Rick Santorum’s recent victories in Colorado, Minnesota and Missouri in the Republican presidential primaries have demonstrated that there are many GOP activists who are unwilling to do the bidding of the party establishment and get behind Mitt Romney.
Nevada was the first state in which he polled more than 50 per cent of the votes (50.1 per cent to be exact) in a single primary and, before Florida, he had received little over 30 per cent of the total popular vote. In Minnesota and Missouri he failed to win a single county and in Colorado he received 34.9 per cent of the vote to Santorum’s 40.3 per cent.
Throughout the campaign many activists have made their position clear: they would prefer a cultural warrior like Gingrich, a pious bible basher like Santorum, a candidate who believes the US should abandon taxation and foreign policy like Ron Paul, a fatuous Fox News populist like Michelle Bachmann, or someone who believes that overseeing the country with the largest GDP in the world is just like running a pizza franchise, like Herman Cain.
The poverty of the Republican candidates for 2012 has been matched by the low voter turnouts that reflect the disappointment felt by many activists that they don’t have a candidate who represents them. This is not uncommon in democracies. Many countries in the western world suffer voter apathy. For many people, even those engaged with current events, politics is rarely something about which they feel positive emotions. We vote in elections because we feel that we should. More often, we vote for candidates simply because they’re not the others – a University of Michigan study last year suggested that anger was the prime motivator for active voters.
A large percentage of people are not habitual or periodic participants in democracy: a report in 2010 revealed that 56 per cent of young people were not even registered to vote. The number of people voting in general elections in most modern democracies – 65 per cent voted in the 2010 general election in the UK – suggests that there is widespread dissatisfaction with the candidates: a malaise has spread among the electorate who believe, to use the line from the seventies, that whoever you vote for the government always wins.
In the UK, the Labour party has a similar problem to the Republicans: there are few mainstream Labour voters who really believe that Ed Miliband is likely to lead the party to a sweeping populist victory at the next election. At very best, it’s hoped that the Conservatives will be so unpopular that Labour might be able to sneak a small majority. Miliband won the leadership election largely on the basis that he wasn’t his brother, who was seen by rank-and-file members as too Blairite, too middle of the road, and not representative of the vision shared by Labour activists. In this case, the rank-and-file got what it wanted, and it looks like it got the wrong guy: according to the most recent YouGov poll, Miliband is significantly less popular than Neil Kinnock was as this stage of being opposition leader.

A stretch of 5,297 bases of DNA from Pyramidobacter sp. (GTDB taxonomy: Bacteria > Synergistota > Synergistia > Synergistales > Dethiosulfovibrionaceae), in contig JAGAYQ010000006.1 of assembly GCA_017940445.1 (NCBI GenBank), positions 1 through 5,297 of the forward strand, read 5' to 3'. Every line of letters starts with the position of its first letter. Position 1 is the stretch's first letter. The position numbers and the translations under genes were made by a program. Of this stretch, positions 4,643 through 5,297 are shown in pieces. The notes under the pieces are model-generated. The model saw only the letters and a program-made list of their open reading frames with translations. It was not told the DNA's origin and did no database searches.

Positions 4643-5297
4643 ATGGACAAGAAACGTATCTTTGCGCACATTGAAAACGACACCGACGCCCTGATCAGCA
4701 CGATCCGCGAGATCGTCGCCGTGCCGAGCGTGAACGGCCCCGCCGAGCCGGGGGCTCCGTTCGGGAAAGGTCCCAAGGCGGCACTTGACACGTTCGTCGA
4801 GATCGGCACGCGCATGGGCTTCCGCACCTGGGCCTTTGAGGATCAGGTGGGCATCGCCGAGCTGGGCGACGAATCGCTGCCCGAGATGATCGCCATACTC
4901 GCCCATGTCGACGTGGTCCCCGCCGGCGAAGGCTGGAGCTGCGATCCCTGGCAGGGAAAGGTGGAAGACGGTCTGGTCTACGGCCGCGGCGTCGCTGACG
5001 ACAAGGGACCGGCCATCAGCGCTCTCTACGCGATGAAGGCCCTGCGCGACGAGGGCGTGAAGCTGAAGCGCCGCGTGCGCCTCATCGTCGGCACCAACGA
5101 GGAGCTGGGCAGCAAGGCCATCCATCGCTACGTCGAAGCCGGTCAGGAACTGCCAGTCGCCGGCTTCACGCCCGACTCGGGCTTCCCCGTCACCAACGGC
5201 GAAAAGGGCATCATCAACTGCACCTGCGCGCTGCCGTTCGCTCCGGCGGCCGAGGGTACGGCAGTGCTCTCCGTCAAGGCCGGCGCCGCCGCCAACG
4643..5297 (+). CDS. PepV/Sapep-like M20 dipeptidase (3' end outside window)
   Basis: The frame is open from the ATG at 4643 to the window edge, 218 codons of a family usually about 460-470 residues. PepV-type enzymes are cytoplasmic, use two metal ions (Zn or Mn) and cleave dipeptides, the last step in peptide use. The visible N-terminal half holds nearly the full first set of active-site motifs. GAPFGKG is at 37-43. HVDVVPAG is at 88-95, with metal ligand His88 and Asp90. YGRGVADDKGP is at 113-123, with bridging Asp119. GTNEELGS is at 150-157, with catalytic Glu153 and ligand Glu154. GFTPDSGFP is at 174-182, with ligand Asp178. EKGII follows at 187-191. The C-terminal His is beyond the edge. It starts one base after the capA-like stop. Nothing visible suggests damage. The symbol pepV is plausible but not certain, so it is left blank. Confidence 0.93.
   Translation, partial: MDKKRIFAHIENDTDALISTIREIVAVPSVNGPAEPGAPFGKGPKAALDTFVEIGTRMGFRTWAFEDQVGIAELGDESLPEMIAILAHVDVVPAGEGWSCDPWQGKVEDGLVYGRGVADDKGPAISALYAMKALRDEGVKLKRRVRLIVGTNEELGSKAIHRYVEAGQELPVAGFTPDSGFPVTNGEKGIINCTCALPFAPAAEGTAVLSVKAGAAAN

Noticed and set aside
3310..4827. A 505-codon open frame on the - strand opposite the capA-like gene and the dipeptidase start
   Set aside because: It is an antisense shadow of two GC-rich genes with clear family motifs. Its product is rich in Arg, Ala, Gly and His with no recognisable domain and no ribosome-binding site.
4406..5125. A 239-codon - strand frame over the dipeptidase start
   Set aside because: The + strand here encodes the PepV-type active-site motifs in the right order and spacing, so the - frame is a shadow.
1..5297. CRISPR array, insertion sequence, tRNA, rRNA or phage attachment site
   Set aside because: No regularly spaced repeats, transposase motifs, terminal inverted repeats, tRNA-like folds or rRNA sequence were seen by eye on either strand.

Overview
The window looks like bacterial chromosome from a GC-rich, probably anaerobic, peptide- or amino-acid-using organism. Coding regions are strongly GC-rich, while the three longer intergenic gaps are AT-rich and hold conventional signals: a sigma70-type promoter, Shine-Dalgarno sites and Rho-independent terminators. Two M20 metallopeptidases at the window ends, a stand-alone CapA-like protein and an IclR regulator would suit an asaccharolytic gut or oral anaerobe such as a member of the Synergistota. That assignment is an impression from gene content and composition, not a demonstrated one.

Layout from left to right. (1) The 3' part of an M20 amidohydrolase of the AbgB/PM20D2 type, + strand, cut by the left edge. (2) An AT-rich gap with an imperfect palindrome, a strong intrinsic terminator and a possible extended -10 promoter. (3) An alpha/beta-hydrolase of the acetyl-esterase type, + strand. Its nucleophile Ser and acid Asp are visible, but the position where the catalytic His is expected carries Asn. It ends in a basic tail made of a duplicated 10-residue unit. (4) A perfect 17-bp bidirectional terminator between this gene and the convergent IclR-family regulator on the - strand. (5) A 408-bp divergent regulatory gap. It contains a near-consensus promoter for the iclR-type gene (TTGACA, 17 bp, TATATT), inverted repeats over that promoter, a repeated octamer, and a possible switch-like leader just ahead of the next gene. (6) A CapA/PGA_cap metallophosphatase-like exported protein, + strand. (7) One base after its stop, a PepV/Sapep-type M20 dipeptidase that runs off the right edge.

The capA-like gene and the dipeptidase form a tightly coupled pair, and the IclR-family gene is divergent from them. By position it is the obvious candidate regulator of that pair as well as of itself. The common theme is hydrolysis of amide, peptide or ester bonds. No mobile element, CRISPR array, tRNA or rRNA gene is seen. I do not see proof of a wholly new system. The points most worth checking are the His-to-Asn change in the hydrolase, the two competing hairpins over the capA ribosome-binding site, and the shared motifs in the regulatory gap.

The number of people who get to vote in party leadership elections or nominate Presidential candidates is very small because the number of political activists is relatively small. In the final round of voting in 2009 Miliband won the leadership with 175,519 votes to his brother’s 147,220 votes. However, he won only one of the three major voting blocks, meaning that he was the first Labour leader since the electoral college system was implemented in 1980, to be elected without the approval of the majority of Labour members.
By allowing candidates to be chosen by those who feel most passionately about a political movement, parties don’t always end up with the best candidates. What they get is the candidate who appeals to those who are most ardent and purist in their feelings about the movement – a tyranny of the minority. This flies against a lot of what we have learned from the development of networks in the past twenty years – while technological innovation is focused on the crowd, the social and sharing, political decision-making is still the province of the self-selecting few. The system works in favour of the parochial and the insular, which, of course, doesn’t play to the electorate, who exist outside the party bubble.
Candidates who energize the base of the party sometimes manage to reach into the mainstream – for instance, Margaret Thatcher in 1979 and Barack Obama in 2008. But these examples are the exceptions rather than the rule. Finding the candidate who can play well both to the minority (those who have a stake in the ideology of the party), and the majority (many of whom have fluctuating political allegiances) is an imprecise art.
Ironically, Obama would likely prefer to face one of the other candidates that so enamour the Republican base – the prospect of President Santorum would motivate the Democratic base and terrify all but evangelical Christians. In all likelihood, however, he’ll face Romney, the GOP candidate with the most realistic chance of beating the incumbent – whether the grassroots Republicans want him or not.